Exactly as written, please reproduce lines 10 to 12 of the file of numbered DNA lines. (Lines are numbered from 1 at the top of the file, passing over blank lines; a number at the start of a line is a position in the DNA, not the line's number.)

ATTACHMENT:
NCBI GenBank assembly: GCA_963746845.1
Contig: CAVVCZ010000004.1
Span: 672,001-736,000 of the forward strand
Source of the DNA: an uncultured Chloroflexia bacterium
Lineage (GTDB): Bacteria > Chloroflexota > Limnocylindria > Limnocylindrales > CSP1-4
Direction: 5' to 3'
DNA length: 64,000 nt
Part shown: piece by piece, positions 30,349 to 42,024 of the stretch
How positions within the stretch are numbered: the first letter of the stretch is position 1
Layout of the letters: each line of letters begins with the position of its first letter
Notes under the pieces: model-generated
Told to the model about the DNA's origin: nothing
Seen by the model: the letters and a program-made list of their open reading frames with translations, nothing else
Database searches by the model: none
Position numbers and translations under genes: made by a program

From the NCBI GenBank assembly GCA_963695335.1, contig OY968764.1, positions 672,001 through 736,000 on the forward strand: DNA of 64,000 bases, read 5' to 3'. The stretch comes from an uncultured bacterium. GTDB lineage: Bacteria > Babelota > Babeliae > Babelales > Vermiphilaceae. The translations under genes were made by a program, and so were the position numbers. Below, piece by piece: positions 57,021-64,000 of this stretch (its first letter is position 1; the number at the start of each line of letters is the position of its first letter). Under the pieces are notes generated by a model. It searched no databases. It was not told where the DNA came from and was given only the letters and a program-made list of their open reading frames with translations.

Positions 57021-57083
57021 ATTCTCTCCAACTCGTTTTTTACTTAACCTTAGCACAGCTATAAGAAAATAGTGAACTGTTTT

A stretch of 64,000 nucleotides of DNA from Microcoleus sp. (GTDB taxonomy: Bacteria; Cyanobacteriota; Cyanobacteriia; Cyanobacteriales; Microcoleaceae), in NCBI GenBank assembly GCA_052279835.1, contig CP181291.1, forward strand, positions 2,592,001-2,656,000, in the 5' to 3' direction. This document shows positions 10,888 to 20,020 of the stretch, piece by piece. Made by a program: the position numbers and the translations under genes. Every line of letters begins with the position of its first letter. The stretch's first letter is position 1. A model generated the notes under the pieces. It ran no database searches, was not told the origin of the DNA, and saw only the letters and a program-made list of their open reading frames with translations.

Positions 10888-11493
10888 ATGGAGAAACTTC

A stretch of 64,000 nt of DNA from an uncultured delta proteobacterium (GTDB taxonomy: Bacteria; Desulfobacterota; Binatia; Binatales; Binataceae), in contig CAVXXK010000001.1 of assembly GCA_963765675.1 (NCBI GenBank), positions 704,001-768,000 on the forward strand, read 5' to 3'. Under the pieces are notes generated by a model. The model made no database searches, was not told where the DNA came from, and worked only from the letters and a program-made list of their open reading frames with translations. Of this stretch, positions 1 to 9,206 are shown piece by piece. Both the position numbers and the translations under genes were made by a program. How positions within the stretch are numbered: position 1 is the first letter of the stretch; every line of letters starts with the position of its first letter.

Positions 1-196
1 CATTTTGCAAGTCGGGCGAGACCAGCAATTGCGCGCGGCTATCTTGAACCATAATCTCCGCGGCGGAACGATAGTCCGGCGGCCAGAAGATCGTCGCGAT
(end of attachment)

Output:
Layout of the letters: each line of letters begins with the position of its first letter
Notes under the pieces: model-generated
Told to the model about the DNA's origin: nothing